Is the GOP Splintering?

6 mins read
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After this poll was released, this question came to me on Twitter:

I see two possibilities ahead for the Republican Party.

#1: The party hardens as a right-wing white nationalist party and shrinks in size.

#2: Moderate conservatives retake the party.

The second option creates what political scientists call the “conservative dilemma.” The conservative dilemma, in a nutshell, is this: Conservatives tend to represent the wealthy and powerful corporations, therefore the policies they advocate are not appealing to the majority of people. In other words, they will have trouble winning elections.

In the years since 1954, the Republican Party, while calling itself conservative, solved the conservative dilemma by bringing white nationalists and KKK types into the party, coddling them for their votes while trying to keep them on the sidelines.

Eventually the radical extremists did just what you’d expect. They took over the party. If the moderate conservatives retake the GOP, they’ll have to figure out how to win elections with policies that tend to be unpopular with right-wing extremists. In other words, they’ll have to learn how to win elections without appealing to the kind of people who attacked the Capitol last week.

Last week—coincidentally the day before the insurrection—I wrote this Op Ed piece for NBC, arguing that the two parties will cease to be left v. right / liberal v. conservative. If things continue this way, the two parties will be democracy v. anti-democracy.

I agree, and here’s the problem in a nutshell: Where do the cuckoos go? Many were nonvoters before Trump. They had no interest in politics. In a democracy, politics is complicated and slow-moving, and requires compromise. They had no interest—until Trump turned them into voters by riling and thrilling them.

Maybe they’ll slink away again. When Trump failed to “win” and deliver on his promise (a beautiful autocracy), many felt disgusted with the Republican Party, so maybe they’ll go form their own. So moderates retaking the party is still a possibility.

Kelly Loeffler provides an interesting example. She swung hard right and hitched her wagon to the crazy train because she knew without Trump voters, she couldn’t win. She lost anyway.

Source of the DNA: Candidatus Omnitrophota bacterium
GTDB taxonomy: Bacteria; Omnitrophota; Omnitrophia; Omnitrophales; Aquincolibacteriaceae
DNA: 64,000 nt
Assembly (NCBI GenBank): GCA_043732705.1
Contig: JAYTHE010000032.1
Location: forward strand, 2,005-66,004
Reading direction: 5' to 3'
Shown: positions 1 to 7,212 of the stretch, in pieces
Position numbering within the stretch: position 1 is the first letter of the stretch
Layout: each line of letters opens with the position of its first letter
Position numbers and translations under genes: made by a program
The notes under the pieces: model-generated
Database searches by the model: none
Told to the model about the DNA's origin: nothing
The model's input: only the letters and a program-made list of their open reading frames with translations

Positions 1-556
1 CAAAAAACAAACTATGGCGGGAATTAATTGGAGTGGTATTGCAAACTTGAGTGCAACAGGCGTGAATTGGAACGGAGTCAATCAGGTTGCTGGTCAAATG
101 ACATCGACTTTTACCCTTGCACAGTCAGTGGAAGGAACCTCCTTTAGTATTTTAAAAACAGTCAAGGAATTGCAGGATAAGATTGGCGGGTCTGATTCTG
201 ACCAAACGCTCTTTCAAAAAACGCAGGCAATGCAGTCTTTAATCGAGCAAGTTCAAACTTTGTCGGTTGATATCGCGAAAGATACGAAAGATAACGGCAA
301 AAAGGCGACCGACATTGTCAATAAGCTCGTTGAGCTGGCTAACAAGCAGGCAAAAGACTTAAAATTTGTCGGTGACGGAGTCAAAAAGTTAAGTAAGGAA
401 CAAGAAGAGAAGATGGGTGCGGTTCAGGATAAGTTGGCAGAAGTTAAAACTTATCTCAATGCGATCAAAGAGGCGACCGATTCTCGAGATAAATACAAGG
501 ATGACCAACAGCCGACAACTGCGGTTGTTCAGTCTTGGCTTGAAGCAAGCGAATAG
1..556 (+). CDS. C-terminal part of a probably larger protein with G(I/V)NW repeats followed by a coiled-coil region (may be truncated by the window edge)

That’s the problem the GOP has right now. They need Trump hardcore voters but winning elections by appealing to an increasingly radicalized base will require adopting more extreme views. People liked my prediction that a hardcore extremist GOP will shrink. That’s the good part. The bad part is, it will become increasingly dangerous.

Questions From My Email

What is the likelihood that the Senate will convict Trump? If not likely, Trump will claim he has been vindicated. What’s your “cost-benefit” analysis?

I think the Republican Party would benefit from exorcising Trump from their party. If they don’t, isn’t there a risk that he might run again?

The answer to this question depends on which of the two above options the Republican Party selects. I suspect that by the time we get to the Senate trial, the evidence that Trump incited a riot will be overwhelming. The mere fact that he refused to concede and for the first time brought the United States to the place where the transfer of power was not peaceful should be enough to convict and prevent him from running again.

If the Senate convicts, they have taken Option #2. If they convict, it will mean enough Republican Senators want to pull the party back from authoritarianism.

My gut right now is they will convict. Ten House Republicans switching sides was a positive sign. Because of gerrymandering, House members tend to be more radicalized. Senators have to run in statewide elections, which forces some moderation.

If the Senate convicts, the crazies will be enraged with the Republicans and may leave the party, or they may keep trying to wrest control.

Hello Teri, would you be able to suggest something I personally can do to contribute toward improving the divide? Joining a particular organization? Something to promote positivity and education—critical thinking to help stem the successful brainwashing of so many.

This is a great question. I wouldn’t try to reach people who are brainwashed. You’ll wear yourself out. The best thing we can do is: (1) work to elect Democratic leaders who will have enough of a majority to pass legislation to help stop the proliferation of lies and (2) find ways to put pressure on the networks spreading lies by persuading advertisers to stay away. #1 requires a lot of work. For ideas on how to get started, click here. #2 requires a great deal of organizing. It may start happening naturally if the Republican Party and its positions become increasingly toxic. Look at all the corporations that pulled their funding from Republican candidates after the insurrection on January 6.

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Teri has written novels, short stories, nonfiction for both young readers and adults, and lots of legal briefs. She is currently working on a book on disinformation to be published by Macmillan Publishers. Her political commentary has appeared on the NBC Think Blog and Her articles and essays have appeared in publications as diverse as Education Week, Slate Magazine, and Scope Magazine. Her short fiction has appeared in the American Literary View, The Iowa Review, and others. For twelve years she maintained a private appellate law practice limited to representing indigents on appeal from adverse rulings. She believes with the ACLU that when the rights of society's most vulnerable members are denied, everybody's rights are imperiled. She also believe with John Updike that the purpose of literature is to expand our sympathies. Teri lives with her family on the beautiful central coast in California.

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